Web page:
Thursday, 21 February 2013

Design an Accessory Part 1

Picture  from Elle France
When reviewing the concept of what makes an accessory I looked to Chapter 12 and selected artist Zandra Rhodes for inspiration.  In looking through her collections I realised that an integral part of her designs was how the models make-up complimented /contrasted with the clothes - could make-up be considered as an accessory?  
Ticking away in my brain over the dark winter months of January and February the Venice Carnival also caught my attention and a seed began to take root, could a mask be considered an accessory?   I had bought a mask, when in Venice in 2007, see left.  I had intended to paint it but just loved its shape and simplicity and did not want to spoil it!   
 In exploring the idea of a mask I needed to work through 3 key exercises in design elements to investigate the choices.
Some design ideas from earlier chapters, see right, were placed on a worksheet to try and maintain focus.

While exploring the mask shape I wanted to be able to have some sense of what was underneath and off the extremities of the mask therefore the mask did not cover the whole face.  The following shapes were cut out:
Ref 3.10.1a                          Ref 3.10.1b
Taking each mask in turn, numbering samples from top left to bottom right, I then took a piece of tracing paper and did some initial design ideas, which had been influenced by shapes that had been used in earlier chapters, and the original inspiration of Zandra Rhodes and Venice.
 Ref 3.10.2a Ref 3.10.2b
 While each design had merits on the original shape the design was made for it then became apparent I could play, moving the tracing paper onto different shapes, this gave a permutation of 36 designs and that was without turning the masks upside down!! While I did not want to make a decision at this time, I felt the need to consider more design elements before making my final design choice, my preference was narrowing down to shapes 1, 2, 4 and 6 and designs B,D,E and  F,  with thoughts that design A was a bit messy and could be improved as an asymmetric option.
TEXTURE, DIMENSION, SURFACE                                                                                        
While textured surfaces of cords, braid, beading would be a part of the finished design it was a key part in the process to establish whether this would be a 2 or 3 dimensional piece.  If it was to be 3 dimensional how would this be made? I was not going to be able to simply put a mould over my venetian mask, I need to consider how to add dimension.

Ref 3.10.3.Let the play session begin, a brief flirt with seeing how a mould would work and how this could be replicated by hand. Using smocking stitches to give contour, shown on the left, on the right fine layers of tissue with a muslin surface that was brushed with PVA and then place on cling film and placed on mask.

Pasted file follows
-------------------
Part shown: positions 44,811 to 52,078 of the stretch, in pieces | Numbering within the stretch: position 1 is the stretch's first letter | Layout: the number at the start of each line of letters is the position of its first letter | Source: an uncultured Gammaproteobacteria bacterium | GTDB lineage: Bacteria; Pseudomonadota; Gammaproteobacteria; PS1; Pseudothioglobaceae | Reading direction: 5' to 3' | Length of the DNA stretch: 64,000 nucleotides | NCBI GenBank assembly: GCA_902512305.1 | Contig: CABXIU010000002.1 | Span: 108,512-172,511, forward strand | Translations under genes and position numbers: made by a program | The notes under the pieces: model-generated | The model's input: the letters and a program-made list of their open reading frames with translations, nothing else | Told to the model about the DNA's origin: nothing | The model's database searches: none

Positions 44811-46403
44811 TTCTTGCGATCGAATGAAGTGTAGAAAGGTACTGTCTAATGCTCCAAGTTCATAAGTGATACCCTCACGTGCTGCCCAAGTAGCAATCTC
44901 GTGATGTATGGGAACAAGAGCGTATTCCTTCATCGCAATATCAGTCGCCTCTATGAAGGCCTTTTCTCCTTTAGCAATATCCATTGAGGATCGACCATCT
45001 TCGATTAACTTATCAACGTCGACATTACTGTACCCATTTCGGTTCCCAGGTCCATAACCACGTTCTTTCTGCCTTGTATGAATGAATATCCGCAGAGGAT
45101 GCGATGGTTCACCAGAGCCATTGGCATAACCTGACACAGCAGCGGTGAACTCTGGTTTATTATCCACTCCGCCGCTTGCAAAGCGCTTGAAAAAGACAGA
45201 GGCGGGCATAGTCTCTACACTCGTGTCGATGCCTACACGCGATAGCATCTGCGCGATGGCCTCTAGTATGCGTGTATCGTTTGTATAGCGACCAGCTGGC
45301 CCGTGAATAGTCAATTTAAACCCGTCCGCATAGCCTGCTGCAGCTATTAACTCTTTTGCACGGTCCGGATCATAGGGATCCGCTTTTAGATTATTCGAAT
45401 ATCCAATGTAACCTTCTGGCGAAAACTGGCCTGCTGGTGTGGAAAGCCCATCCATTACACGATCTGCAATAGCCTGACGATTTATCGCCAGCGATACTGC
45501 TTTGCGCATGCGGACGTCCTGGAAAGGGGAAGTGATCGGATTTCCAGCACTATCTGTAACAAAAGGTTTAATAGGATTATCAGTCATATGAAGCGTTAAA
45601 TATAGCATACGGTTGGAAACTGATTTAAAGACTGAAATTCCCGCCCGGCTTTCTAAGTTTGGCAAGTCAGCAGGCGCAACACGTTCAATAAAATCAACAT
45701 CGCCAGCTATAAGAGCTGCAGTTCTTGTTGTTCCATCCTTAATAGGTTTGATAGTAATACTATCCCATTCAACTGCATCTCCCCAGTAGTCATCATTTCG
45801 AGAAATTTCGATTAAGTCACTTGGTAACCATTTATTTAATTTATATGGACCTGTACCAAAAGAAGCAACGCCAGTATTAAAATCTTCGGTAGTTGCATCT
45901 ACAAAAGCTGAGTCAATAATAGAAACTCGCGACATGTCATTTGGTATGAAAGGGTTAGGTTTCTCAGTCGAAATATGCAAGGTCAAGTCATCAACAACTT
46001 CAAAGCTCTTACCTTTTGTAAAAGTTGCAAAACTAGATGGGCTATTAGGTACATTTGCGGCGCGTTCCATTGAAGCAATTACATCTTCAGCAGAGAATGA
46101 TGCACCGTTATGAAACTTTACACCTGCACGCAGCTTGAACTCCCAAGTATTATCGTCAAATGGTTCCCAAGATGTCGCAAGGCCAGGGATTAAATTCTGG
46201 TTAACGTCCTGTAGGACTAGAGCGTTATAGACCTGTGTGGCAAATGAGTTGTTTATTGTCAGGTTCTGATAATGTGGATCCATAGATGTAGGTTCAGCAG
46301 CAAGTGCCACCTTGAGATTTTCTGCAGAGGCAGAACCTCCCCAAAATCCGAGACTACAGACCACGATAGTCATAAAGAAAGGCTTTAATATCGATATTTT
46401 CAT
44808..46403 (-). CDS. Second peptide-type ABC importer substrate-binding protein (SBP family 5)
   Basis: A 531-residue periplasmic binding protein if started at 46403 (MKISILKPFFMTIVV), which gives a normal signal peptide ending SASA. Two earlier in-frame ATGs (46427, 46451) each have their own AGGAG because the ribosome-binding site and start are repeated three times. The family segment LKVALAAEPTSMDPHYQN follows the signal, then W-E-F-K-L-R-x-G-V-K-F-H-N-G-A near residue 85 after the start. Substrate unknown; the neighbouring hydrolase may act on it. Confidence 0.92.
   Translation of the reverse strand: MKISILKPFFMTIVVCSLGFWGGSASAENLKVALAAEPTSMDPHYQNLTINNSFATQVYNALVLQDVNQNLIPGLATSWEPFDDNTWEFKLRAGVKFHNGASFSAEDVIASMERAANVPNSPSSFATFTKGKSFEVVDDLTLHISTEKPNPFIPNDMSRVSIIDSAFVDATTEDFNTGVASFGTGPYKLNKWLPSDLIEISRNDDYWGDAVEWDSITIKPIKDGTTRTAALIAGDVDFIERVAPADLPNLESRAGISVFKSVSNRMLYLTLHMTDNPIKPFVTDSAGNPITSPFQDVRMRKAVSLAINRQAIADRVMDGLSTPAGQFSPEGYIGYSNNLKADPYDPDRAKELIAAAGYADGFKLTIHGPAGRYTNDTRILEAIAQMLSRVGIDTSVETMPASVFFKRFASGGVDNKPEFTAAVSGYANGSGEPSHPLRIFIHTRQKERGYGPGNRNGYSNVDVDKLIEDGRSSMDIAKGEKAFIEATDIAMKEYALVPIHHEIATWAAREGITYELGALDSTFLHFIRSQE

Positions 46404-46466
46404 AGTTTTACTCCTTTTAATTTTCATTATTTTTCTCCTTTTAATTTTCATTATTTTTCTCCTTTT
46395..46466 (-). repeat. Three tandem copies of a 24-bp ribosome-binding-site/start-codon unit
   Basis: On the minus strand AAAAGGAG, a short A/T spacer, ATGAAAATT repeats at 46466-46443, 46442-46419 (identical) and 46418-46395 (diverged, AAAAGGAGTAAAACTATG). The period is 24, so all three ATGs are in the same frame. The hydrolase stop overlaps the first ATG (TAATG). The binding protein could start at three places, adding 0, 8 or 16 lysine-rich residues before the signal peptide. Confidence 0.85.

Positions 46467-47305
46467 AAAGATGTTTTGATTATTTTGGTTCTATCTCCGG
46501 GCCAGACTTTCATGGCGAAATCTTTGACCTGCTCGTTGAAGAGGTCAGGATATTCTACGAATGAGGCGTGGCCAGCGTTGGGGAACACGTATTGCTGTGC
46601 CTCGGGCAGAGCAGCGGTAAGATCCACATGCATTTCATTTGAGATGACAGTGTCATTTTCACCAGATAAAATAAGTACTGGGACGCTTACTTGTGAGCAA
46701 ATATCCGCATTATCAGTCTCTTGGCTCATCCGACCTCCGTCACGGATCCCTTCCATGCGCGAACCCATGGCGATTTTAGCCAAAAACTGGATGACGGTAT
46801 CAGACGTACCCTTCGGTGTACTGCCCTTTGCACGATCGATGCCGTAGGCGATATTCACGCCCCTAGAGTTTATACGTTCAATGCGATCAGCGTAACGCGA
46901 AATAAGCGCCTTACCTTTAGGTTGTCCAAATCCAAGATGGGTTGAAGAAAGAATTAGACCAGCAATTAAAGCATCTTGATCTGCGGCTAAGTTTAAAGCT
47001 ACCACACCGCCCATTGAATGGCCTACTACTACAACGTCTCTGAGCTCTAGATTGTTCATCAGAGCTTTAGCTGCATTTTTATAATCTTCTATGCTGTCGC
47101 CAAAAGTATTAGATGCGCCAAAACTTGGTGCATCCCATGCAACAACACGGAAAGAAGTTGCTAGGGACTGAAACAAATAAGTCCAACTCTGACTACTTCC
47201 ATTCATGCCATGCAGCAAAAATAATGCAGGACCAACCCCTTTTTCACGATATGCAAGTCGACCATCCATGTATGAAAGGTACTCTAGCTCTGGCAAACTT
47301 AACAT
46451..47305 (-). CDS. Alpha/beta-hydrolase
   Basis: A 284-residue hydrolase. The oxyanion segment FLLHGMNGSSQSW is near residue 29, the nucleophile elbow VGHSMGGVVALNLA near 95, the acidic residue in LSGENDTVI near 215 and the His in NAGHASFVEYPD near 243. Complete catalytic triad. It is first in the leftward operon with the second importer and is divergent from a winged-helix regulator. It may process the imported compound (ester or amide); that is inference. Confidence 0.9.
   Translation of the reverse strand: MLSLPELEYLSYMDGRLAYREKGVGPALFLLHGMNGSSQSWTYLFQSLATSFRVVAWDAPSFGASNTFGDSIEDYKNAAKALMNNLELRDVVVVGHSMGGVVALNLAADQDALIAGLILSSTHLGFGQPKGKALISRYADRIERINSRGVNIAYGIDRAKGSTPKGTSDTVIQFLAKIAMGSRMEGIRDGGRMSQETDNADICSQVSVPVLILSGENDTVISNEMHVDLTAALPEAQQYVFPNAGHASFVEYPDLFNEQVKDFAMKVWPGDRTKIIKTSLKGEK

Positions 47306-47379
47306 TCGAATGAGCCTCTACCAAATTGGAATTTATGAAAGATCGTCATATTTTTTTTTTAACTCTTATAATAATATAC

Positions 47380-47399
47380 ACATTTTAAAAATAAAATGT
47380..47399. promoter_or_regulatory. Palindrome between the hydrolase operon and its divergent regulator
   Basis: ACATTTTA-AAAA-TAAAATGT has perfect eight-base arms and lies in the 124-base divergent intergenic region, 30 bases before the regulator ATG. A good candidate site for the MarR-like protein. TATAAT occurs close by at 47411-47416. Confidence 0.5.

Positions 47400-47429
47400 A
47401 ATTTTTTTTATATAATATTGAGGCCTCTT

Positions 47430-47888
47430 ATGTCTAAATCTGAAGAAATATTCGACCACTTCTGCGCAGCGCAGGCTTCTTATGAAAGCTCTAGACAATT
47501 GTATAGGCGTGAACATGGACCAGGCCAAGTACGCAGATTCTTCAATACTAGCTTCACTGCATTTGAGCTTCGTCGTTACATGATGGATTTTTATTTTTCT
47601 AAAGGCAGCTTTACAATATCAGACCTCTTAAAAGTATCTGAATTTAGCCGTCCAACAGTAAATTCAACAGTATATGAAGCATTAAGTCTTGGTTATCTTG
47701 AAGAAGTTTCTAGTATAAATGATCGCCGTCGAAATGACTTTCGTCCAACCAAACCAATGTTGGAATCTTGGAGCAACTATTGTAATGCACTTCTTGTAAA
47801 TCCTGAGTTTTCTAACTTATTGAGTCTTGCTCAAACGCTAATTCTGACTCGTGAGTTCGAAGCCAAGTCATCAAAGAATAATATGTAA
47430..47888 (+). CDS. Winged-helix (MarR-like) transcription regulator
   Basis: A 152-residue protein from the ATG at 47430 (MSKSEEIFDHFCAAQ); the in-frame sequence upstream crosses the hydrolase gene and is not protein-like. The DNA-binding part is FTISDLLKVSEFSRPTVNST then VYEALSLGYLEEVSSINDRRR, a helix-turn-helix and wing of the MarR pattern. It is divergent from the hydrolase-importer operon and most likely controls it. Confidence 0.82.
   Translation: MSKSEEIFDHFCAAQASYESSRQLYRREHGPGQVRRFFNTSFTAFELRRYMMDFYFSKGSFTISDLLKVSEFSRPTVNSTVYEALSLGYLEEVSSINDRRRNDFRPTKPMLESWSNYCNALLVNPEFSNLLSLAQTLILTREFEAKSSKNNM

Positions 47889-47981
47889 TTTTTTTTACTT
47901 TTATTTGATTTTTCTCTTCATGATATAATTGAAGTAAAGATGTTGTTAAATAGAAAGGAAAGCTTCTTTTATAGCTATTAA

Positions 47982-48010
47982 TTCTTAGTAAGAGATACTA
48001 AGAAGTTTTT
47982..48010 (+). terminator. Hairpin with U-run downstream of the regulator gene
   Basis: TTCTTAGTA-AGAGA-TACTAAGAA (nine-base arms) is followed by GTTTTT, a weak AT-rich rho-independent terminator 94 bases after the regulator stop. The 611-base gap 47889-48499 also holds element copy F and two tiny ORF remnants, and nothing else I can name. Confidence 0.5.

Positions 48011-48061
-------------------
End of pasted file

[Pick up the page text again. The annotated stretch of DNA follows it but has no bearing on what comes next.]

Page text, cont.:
Looking through The Art of Manipulating fabric, by Colette Wolff  stimulated me to consider using tucks, Ref 3.10.4,  or darting, Ref 3.10.5, to bring additional dimensions to a flat surface, or to possibly use a technique shown in Janet Edmonds' Three Dimensional Embroidery - vilene and paper machine stitched shapes
                                                        Ref 3.10.4 reverse                       Ref 3.10.4 front
    Ref 3.10.5   

Should the shaping happen before or after the design work had been done?  
  • The smocking, ref 3.10.3 and tucking ref 3.10.4 were easy enough to pull up. Needed to consider whether design should be worked before or after pulling up the shape. Dart seams could be covered by a designed or a space could be left in design to incorporate dart with base fabric, but after initial experiments making darts were the least favoured option, perhaps pleats could be an alternative option! The tucks seemed to offer a good element for shaping and giving a surface That could be embellished through inserting/emphasising cords.
  • The paper and fabric sample, ref 3.10.3 was stiff when dried but a needle could be pulled through.  A thought, could you prick pattern onto surface with a needle to aid process? This was thin tissue and muslin would it work on heavier paper/fabric?
Time to reflect on what fabric could be used; while my fabric stash included silks and cottons that could be dyed and used wanted to consider surfaces that had texture. Previous work on Modules 1 and 2 had left me samples.
Ref 3.10.6                                                         
  Left: threads sewn onto plastic sheet
  Middle: threads trapped in bondaweb sandwich
  Right: threads in chiffon and muslin sandwich with     bondaweb

Ref 3.10.7 For a previous project on bowls I had used soluble fabric to encase threads and connect with machine stitching.  For the mask perhaps it should be worked worked more lightly?                                                                              A more open use of this soluble fabric method using  just machine stitches with no captured items could be a useful feature or perhaps a combination of the two!
                                                              Ref 3.10.8a                                                Ref 3.10.8b
While considering surfaces I had a play with marbling on paper and fabric and also revisited the idea of bleach to make lace pattern on tissue paper and cotton. The marbling was more subtle on the reverse of the paper and fabric . If this was a look I wanted to have as a background for stitching  there would be a need to use a lighter touch with the quantity of colour!